One of the motivations for starting Joburg Expat was that I wanted to help those of you who came behind me with the long and often complicated process of settling in. I wanted to answer all of your questions and spare you some of the inefficiencies I had to endure.
In the end, my blog took on a life of its own and veered more towards the hilarious recounting of my day-to-day adventures, the almost philosophical reflections about South Africa and its people and life in general, especially as a parent, and a whole host of other stuff that popped into my head. Especially when it came to toilet humor. As a result, even though I’ve tried to keep it organized, the basic how-to aspect might have gotten lost at times. Whether you’re in the process of planning an expat assignment in South Africa or have just landed with 20 bags, 3 kids, and a dog, you probably have a million specific questions about the things that need to be done in the next few months.
The good news is, I’ve been answering precisely those questions in a series of articles I wrote for Expat Quotes
, a website focused on services for expats around the world. It covers a wide range of countries and topics, allowing you to easily find what you need to know. Below I’ve listed excerpts from my most recent Expat Quotes contributions including links to the full articles. I hope you find them useful.
Opening a Bank Account
It is a question many an expat has asked when moving to a new country. Do I have to open a new bank account or can I somehow manage with the one I have in my home country?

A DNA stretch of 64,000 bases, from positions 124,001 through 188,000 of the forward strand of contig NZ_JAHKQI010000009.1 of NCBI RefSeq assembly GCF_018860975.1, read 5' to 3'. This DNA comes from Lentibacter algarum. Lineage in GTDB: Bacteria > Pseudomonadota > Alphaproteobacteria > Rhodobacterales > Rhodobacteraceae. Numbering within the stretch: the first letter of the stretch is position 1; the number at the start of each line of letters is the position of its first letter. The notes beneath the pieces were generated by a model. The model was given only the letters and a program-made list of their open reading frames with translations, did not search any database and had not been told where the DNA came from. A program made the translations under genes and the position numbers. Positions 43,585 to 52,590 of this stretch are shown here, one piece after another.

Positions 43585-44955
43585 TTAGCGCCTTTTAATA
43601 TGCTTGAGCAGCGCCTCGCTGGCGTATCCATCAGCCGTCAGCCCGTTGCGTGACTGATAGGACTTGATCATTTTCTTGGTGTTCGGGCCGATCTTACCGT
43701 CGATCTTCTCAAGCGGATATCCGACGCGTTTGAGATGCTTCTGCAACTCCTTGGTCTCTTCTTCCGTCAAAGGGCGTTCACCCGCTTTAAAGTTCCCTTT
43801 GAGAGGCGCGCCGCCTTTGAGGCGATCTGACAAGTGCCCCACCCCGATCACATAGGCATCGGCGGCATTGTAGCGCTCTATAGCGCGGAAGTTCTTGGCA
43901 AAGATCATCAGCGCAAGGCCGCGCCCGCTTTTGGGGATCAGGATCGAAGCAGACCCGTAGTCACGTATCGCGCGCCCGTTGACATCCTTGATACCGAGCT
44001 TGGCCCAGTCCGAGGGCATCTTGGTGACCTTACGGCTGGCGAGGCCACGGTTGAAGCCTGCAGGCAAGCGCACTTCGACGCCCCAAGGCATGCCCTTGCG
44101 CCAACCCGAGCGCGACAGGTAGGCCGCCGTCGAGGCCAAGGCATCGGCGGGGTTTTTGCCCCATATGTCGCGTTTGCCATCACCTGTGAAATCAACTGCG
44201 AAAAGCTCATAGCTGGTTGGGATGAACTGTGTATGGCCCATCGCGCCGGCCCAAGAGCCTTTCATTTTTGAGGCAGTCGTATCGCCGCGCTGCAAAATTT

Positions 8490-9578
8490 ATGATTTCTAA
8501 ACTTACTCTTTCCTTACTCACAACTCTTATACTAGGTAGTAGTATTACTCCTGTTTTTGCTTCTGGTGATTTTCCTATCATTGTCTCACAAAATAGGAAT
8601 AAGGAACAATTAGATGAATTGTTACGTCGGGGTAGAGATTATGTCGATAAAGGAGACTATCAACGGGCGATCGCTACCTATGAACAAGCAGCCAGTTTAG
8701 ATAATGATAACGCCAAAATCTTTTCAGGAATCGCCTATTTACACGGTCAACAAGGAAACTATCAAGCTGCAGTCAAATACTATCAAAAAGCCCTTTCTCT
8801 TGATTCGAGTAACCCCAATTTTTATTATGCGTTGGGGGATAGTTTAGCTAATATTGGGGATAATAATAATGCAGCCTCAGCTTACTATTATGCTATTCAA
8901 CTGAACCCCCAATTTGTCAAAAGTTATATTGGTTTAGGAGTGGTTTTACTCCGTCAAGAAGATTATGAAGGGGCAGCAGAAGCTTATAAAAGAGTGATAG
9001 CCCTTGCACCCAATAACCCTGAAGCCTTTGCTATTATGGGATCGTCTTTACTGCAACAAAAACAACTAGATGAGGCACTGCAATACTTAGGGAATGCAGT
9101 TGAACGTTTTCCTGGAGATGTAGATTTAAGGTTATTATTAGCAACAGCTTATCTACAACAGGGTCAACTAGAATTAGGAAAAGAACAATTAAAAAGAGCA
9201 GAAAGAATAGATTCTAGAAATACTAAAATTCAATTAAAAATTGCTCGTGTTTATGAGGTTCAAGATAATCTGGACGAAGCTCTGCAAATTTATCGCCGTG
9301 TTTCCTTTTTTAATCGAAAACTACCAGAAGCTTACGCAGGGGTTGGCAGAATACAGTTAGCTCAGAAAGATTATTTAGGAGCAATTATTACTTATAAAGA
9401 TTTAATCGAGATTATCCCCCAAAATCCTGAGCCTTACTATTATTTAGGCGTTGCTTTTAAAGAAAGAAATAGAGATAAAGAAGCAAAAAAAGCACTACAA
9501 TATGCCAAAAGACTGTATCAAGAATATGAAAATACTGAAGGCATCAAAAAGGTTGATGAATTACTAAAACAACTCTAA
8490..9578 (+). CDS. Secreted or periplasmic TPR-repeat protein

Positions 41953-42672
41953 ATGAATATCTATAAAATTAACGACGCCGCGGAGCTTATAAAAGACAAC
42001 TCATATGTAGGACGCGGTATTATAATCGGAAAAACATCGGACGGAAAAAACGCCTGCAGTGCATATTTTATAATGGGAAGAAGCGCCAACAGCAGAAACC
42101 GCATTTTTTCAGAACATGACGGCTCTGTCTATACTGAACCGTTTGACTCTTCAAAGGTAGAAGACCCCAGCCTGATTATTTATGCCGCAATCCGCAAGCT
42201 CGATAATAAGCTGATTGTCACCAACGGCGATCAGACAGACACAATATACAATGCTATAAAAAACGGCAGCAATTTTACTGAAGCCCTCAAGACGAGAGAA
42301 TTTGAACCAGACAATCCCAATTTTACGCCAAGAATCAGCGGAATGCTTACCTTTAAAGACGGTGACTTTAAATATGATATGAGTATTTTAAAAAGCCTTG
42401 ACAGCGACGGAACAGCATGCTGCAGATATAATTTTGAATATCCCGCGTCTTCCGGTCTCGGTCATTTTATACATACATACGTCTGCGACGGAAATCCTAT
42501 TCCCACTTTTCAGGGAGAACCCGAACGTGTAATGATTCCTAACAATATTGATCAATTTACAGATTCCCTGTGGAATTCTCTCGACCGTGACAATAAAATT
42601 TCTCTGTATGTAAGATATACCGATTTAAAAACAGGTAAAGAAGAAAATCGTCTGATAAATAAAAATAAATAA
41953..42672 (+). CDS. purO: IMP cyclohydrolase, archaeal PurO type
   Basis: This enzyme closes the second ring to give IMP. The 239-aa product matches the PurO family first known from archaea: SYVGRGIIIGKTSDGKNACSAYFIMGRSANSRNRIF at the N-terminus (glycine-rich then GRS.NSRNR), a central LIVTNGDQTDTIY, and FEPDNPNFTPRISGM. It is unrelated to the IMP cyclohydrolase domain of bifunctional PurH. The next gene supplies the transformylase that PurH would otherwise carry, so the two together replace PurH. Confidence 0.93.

To some extent, the answer will depend on how you receive your income. Some multinational companies pay their employees entirely in their home countries, some companies pay everything in the host country’s currency, and some allow you to divide up your income between both according to an agreed-upon ratio. Read more…
|Standard Bank Internet Banking
To the surprise of many newly arrived visitors and expats, South Africa is a very Westernized country – at least on the surface. This will become evident when you turn your attention to (almost) the first task at hand upon arrival – shopping. Most likely you will find yourself with rather more choices than you bargained for. Read more…
Most South Africans consider their public healthcare system a disgrace. In theory, everyone has access to state hospitals and health centers for emergencies and routine doctor’s visits as well as the dispensation of medicine, all for free or a relatively small fee. But due to understaffing, a shortage of skills, a lack of supplies, and frequent strikes, service is often bad and unreliable. Read more…
Going to the Doctor
Unlike the majority of South Africans, most expats living in South Africa are fortunate enough to be able to afford private healthcare. This means you are more or less free to select your doctor of choice. Read more…
Choosing the Right School
Many expats automatically look at enrolling their children in an international school, because that is the thing expats do. But South Africa also has a number of excellent private schools on offer that are well worth looking into. Which school you end up choosing for your child in South Africa will depend on several factors. Read more…
International & Private Schools in South Africa
Below you will find a list of the most popular schools for expat children in South Africa, giving you a brief description of each school, contact details, and tuition rates. Unless otherwise noted, each school offers a K-12 education, culminating either in an International Baccalaureate, a South African matriculation, or another high school diploma based on which country’s curriculum that specific school follows. A few schools offer bilingual education but at most schools the language of instruction is English.
I hope you have found some answers to your questions. There is more on the Expat Quotes website and I hope you’ll explore it further. I’ve also written similar how-to articles for the websites Expat Arrivals
. Good luck with your expat assignment!